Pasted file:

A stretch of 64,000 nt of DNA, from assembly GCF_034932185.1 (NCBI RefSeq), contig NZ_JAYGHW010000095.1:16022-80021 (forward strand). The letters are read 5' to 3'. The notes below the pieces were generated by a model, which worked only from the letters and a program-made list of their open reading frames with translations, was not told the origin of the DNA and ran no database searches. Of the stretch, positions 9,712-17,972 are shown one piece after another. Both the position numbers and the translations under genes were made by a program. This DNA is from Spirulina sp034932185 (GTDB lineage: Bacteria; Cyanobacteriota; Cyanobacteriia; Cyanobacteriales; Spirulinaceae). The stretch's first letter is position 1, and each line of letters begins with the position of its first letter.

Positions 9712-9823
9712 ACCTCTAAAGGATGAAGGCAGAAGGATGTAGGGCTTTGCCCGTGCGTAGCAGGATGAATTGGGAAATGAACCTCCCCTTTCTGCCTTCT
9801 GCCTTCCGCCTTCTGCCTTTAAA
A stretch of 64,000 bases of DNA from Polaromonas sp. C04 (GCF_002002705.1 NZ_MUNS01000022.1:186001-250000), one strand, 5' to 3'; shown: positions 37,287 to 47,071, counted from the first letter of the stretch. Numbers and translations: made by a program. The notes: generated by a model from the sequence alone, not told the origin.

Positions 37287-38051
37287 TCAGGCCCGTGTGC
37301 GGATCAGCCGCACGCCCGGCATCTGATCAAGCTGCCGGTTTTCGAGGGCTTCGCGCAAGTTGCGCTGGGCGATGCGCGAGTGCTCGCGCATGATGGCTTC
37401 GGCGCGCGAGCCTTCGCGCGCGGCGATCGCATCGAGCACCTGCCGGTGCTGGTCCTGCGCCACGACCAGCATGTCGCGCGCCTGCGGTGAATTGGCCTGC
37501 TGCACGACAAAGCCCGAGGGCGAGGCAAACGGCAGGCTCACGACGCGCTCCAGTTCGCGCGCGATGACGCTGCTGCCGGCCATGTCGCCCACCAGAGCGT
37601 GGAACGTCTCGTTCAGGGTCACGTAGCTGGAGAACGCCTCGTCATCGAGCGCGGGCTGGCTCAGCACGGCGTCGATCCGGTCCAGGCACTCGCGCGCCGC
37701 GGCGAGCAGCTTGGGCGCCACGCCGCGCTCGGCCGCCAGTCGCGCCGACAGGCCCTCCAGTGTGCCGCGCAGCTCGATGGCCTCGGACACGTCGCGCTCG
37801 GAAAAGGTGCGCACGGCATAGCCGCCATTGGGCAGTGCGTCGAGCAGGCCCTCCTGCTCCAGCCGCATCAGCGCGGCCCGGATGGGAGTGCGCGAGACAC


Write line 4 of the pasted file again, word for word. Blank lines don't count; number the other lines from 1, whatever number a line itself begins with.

9801 GCCTTCCGCCTTCTGCCTTTAAA